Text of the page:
Remember to focus on the outcome of your quiet times and not on the activity itself. Your goal shouldn’t be about how many chapters you read or how long you pray, but about really connecting with God and becoming more like Him.

Ann-Margret 

If you would like to read more about how to effectively engage with God’s Word, you can find my articles on the American Bible Society Bible Engager’s Blog here.

 

The Humble Branch

I love this old saying:

“It is the laden bough that hangs low, and the most fruitful Christian who is the most humble.”

In other words, the more fruit a tree branch has on it, the lower it will bend toward the ground from the weight of the fruit. Similarly, when the fruit of the Spirit grows in our lives, it should make us humble.

Naturally, as you grow in Christ, you may begin to recognize in yourself some of the characteristics described in Galatians 5:22-23a—“But the fruit of the Spirit is love, joy, peace, patience, kindness, goodness, faithfulness, gentleness and self-control…” In fact, you should see these traits in your life, as should those around you.

What we all need to guard ourselves from is the temptation to compare ourselves to others: “Hmm, she’s really impatient and rude. She’s not a very good Christian! And he has absolutely no self-control. God should discipline him. And that whole family is so miserable all the time—how ungrateful!”

If the good that people see in our lives doesn’t come from a humble heart that recognizes it has nothing to offer except what God Himself puts there, then it’s not genuine. It’s like taking a hot glue gun and attaching store-bought plastic pears and apples to a tree. Deceivingly attractive perhaps (though sometimes very obviously fake), but horrible—if not dangerous—to eat!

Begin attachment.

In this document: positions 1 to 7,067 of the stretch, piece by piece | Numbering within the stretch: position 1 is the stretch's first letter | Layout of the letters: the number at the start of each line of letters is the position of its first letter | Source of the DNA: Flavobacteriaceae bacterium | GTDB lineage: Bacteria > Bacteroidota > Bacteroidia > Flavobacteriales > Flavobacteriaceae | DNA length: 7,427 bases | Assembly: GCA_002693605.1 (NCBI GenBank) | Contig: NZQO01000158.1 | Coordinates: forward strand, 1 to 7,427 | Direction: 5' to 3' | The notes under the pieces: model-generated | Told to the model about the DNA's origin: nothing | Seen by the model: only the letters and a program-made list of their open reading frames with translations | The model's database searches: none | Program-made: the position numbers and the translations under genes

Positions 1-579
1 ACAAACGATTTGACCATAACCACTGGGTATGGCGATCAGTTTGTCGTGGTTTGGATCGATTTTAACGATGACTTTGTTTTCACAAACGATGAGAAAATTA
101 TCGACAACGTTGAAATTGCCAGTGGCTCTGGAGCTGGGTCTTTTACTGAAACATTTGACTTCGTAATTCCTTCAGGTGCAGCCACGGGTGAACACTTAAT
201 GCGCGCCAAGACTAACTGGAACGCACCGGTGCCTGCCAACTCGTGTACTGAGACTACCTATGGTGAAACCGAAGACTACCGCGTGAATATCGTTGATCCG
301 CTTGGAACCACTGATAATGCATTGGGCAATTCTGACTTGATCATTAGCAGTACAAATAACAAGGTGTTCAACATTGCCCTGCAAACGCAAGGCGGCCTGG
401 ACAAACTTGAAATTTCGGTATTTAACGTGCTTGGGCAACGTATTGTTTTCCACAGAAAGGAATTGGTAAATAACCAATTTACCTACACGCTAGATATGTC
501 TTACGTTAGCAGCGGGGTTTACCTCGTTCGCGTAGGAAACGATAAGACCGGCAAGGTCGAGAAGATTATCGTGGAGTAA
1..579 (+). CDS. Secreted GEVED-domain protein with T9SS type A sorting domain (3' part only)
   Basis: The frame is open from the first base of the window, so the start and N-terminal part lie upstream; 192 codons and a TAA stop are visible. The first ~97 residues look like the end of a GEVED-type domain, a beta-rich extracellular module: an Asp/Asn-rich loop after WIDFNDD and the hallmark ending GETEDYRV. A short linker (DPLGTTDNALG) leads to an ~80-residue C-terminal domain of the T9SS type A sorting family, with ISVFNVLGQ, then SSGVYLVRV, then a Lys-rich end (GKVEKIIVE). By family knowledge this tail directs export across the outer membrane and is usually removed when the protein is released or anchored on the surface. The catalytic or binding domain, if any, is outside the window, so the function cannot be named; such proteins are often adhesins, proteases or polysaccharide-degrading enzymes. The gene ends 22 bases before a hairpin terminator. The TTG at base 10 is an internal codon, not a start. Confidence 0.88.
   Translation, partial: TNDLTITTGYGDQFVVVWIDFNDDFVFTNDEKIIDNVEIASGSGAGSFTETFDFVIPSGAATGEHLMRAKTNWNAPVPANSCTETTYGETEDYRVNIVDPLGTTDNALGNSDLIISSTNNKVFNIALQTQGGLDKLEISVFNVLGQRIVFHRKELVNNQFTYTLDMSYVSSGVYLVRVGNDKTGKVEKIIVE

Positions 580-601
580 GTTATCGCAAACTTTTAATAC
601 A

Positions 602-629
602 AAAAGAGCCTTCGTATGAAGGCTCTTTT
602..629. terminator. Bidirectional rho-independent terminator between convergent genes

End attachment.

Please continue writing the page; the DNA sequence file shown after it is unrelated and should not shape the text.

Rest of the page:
You know what makes a low-bending branch full of fruit so wonderful? Its fruit can nourish and delight those who come across it! What would be the point of being loving, joyful, peaceful, patient, kind, good, faithful, gentle and self-controlled… if it didn’t benefit and bless the people around you?

I’ve always found it curious that humility isn’t listed among the fruit of the Spirit. Perhaps this concept of the “laden bough” has something to do with it. We can be intentional about developing the nine characteristics Paul listed in Galatians. However, I’m not sure we can make an intellectual decision to be humble. That must come as a result of maturing, of being so unwaveringly connected to Christ that we produce spiritual fruit as easily as we breathe.

At that point, I believe, we truly understand that the “fruit of Ann” or “fruit of Jimmy” or “fruit of Jane” is useless and undesirable, but the fruit of God’s Holy Spirit living in us is what really transforms lives. The humility must then come naturally—unrehearsed, unplanned and without any conceit.

May God bless you fruitful branches this summer!

Ann-Margret Hovsepian

P.S. A shorter version of this devotion is found in my colouring book Restore My Soul. Check it out!

 

Saturday Round-up

Here are some of my favourite things from the past week or so:

Flip Flop Art – This video is only 60 seconds long but that’s all you need to be inspired by the creativity of this wonderful project. It’s great for the environment, it’s great for those it employs and it’s just plain COOL!

APPLE PIE TACOS! Okay, so I haven’t tried this recipe yet but how delicious do these look? I would love one right now! If you try them before I do, please come back and let me know how they turned out.